If house prices halve then govt can once again use its covid-style super powers to keep things going. Farmers can be ordered by the chief medical officer to continue to milk the cows.

        Victorian police can force milk truck drivers to continue to deliver the milk to stores. They can beat any drivers who refuse. New-Australian supermarket workers can be ordered to continue to stock the shelves. A horse can walk over any who stop working.

        Real Estate Agents could be ordered to close, or banned from selling houses at unapproved times or prices. Need I go on?

    • GonzificusMEMBER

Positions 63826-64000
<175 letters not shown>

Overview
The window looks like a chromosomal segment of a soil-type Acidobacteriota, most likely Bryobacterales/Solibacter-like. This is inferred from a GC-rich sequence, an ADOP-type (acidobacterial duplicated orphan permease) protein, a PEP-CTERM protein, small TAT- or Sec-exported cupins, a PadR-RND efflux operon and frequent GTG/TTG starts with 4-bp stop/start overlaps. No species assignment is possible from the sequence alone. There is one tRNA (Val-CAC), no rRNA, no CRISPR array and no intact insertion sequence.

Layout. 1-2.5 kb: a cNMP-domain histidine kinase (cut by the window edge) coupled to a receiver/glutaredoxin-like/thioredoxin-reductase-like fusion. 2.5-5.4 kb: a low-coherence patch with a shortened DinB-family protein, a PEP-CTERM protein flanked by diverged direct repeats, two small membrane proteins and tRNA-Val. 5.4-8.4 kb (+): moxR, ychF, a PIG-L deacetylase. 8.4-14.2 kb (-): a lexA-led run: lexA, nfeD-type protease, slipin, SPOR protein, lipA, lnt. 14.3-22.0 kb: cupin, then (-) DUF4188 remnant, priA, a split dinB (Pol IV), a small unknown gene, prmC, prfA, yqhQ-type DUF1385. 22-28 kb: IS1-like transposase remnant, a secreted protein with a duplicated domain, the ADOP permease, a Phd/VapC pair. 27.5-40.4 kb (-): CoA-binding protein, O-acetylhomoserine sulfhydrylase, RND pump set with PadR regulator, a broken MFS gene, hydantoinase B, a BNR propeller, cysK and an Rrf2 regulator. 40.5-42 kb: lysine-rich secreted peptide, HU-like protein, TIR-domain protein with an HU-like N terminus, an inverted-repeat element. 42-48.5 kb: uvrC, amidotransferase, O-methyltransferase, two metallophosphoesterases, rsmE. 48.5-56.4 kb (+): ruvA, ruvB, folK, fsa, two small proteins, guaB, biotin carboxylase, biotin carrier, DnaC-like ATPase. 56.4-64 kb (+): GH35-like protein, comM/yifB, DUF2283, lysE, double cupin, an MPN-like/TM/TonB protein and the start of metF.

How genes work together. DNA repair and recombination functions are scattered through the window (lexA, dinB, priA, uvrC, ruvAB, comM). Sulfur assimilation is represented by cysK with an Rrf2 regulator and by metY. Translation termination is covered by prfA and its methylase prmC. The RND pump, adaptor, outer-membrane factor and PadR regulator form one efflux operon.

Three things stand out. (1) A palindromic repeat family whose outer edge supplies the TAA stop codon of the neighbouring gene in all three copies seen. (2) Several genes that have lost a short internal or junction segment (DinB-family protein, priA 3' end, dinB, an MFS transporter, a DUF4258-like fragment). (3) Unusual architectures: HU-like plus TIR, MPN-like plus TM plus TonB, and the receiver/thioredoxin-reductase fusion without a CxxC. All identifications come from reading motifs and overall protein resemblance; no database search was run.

Ridiculous is too slow, we’re going to have to go to ludicrous speed. I don’t know if Australia can take it, we’ve never been that fast before.

  1. pfh007.comMEMBER

    The bottom line is that all those people who spent the last few years demanding that the RBA must reduce interest rates and engage in QE rather than address the fundamental problem of a badly regulated public monetary system built on debt peddled into residential housing have now got exactly what they wanted.

    An economy where household leverage has been absolutely maximised and public debt is now rapidly expanding to provide the stimulus that monetary policy can no longer provide ( house prices falling at 0%)

    The only thing that might save us from inflation is NOT a recession caused by interest rate rises but the recession caused by the inability to maintain the supply of monetary stimulus (further interest rate cuts) that the economy is now so dependent on.

    But what is more likely are prices rising AND a recession.